War on offshore financial centres undermines competition & tramples on rights to privacy, IEA report says
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IEA release report on offshore financial centres
Politicians and campaigners tend to favour high corporation tax rates, on the understanding that the costs are borne by companies and not people. The new report “All at Sea: The misguided war on offshore financial centres” exposes this fallacy. Companies cannot bear costs – they are passed on to employees and shareholders.
Companies that reduce their tax bills by registering in low tax regimes are often vilified. But author of the report, Dr Jamie Whyte, argues that clamping down on offshore finance centres (OFCs) shows a stark disregard of economic sense: the forty-year period prior to 2016, during which tax competition increased and corporate tax rates fell, saw the most rapid reduction in poverty in history.
Despite this, British politicians are attempting to discourage UK citizens from registering companies in OFCs with new laws. Meanwhile, the European Commission has created blacklists of ‘non-cooperative tax regimes’ and the OECD has consistently campaigned against lowering corporate tax rates.
The Institute of Economic Affairs’ new report explains how these new laws and measures introduced to bolster corporate tax rates undermine privacy rights and the rule of law.
Corporate taxation is inefficient & costly
Taxes on capital income:
• Cause a reduction in savings and investment.
• Reduce future consumption.
• Gives rise to high administration and rent-seeking costs.
The same revenue from corporate taxes could be raised by alternative taxes – such as taxes on consumption or labour income – at a lower cost for companies, consumers and even government.
Clamping down on OFCs: UK
A new UK law passed in May 2018 requires its 14 overseas territories to publish lists of the beneficial owners of all the companies registered in them.
This could prove to be an unnecessary and damaging law because:
• If the police suspect someone of using OFCs to launder money acquired through criminal activity, they can already access the necessary information within 24 hours.
• Making the list public does not expose beneficial owners to the rule of law; it exposes them to the rule of the mob.
• A person should not lose their privacy because they could commit an offence. This would be wholly inconsistent with the legal principles of the UK and other free societies.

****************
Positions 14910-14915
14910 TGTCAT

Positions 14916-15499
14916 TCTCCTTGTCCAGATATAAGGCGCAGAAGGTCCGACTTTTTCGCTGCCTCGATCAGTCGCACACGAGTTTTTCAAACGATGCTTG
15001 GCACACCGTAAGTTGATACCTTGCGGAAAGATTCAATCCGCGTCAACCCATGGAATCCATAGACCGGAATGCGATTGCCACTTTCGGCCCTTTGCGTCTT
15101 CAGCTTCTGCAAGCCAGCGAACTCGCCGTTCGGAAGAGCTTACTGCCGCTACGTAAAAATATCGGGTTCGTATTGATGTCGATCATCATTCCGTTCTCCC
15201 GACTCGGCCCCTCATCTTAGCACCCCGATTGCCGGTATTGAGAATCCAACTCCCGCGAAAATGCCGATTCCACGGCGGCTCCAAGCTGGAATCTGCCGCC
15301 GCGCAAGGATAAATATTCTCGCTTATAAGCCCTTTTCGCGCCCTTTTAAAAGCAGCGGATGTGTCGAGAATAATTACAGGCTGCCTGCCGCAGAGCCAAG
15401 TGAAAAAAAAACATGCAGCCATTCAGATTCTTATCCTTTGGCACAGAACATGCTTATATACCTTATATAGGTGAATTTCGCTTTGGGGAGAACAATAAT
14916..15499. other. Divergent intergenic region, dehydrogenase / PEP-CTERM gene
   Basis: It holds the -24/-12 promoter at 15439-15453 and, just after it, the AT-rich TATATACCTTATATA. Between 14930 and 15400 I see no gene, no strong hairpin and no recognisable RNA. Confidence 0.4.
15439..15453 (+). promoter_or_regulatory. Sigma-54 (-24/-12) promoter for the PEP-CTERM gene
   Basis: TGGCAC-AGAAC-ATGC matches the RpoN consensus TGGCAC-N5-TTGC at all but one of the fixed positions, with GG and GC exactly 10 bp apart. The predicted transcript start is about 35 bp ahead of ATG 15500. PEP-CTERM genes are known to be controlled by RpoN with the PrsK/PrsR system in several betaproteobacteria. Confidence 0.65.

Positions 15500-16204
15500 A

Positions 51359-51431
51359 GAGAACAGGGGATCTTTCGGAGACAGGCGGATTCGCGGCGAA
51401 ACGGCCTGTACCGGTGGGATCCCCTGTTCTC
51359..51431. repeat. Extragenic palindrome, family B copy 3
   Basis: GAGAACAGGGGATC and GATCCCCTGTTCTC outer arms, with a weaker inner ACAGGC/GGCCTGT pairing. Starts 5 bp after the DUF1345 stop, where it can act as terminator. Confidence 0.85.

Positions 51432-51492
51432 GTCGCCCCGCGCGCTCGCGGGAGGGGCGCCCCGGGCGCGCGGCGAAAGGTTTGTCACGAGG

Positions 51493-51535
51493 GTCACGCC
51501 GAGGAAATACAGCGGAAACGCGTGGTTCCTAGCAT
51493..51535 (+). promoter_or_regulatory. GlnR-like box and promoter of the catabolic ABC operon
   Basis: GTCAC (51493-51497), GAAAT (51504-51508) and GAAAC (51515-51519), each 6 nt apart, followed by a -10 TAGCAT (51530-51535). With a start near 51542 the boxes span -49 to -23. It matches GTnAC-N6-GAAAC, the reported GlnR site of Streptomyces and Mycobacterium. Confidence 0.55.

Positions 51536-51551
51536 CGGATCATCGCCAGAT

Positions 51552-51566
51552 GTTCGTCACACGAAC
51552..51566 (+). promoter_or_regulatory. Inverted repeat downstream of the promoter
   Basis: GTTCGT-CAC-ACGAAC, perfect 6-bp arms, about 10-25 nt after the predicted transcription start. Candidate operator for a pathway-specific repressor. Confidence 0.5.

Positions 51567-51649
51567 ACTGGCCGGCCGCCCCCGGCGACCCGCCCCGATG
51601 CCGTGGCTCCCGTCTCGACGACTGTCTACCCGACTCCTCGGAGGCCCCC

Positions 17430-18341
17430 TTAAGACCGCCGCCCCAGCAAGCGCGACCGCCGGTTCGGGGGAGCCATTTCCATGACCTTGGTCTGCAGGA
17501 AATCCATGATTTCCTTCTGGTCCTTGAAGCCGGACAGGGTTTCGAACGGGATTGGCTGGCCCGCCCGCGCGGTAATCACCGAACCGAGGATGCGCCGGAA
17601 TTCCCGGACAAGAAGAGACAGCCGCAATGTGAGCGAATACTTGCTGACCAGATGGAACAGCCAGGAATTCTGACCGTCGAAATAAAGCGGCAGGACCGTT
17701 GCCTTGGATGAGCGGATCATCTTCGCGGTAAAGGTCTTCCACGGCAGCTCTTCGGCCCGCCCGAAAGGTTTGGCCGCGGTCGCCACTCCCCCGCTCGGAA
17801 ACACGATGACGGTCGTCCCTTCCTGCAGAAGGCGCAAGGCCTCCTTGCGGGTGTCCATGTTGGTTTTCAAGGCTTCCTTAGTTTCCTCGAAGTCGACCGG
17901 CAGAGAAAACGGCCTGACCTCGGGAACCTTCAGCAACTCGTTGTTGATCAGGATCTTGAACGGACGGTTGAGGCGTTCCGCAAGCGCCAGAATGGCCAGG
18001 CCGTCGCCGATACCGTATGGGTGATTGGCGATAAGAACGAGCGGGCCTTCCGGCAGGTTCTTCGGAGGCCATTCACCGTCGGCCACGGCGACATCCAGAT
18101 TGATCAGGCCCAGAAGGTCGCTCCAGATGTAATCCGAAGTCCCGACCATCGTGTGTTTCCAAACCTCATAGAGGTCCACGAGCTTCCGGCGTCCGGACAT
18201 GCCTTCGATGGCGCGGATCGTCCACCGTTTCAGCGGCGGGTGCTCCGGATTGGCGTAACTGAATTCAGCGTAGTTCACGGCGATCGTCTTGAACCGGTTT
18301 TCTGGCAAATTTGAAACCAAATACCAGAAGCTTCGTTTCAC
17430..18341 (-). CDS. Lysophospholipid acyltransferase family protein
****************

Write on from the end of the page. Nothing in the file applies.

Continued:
Clamping down on OFCs: EU
The European Commission has waged a campaign against OFCs, creating blacklists of ‘non-cooperative tax regimes’.
This violates two generally agreed principles:
• That sovereign governments are free to design their own tax policies.
• That the same rules apply to everyone. The European Commission applies the criteria for blacklisting only to ‘third countries’, exempting EU countries from the same scrutiny and the possibility of being blacklisted.
Commenting on the report, author Dr Jamie Whyte, Former Research Director at the Institute of Economic Affairs said:
“British politicians waging a war against the use of off-shore financial centres — or “tax havens”, as they are often called – present themselves as crusaders for justice. In fact, they are opponents of the competition in corporate tax rates that has done the world so much good over the last 40 years. And they trample on important liberal principles, such as the right to privacy and the rule of law.”
Notes to editors:
For media enquiries please contact Nerissa Chesterfield, Head of Communications: [email protected] 020 7799 8920 or 07791 390 268
To download the IEA’s ‘All at Sea: The misguided war on offshore financial centres’ click here.
In 2018 the IEA published the report ‘Offshore Bet: The benefits of capital mobility’ which highlights how clamping down on offshore financial centres would not raise tax revenue. Click here to download.
The mission of the Institute of Economic Affairs is to improve understanding of the fundamental institutions of a free society by analysing and expounding the role of markets in solving economic and social problems and seeks to provide analysis in order to improve the public understanding of economics.
The IEA is a registered educational charity and independent of all political parties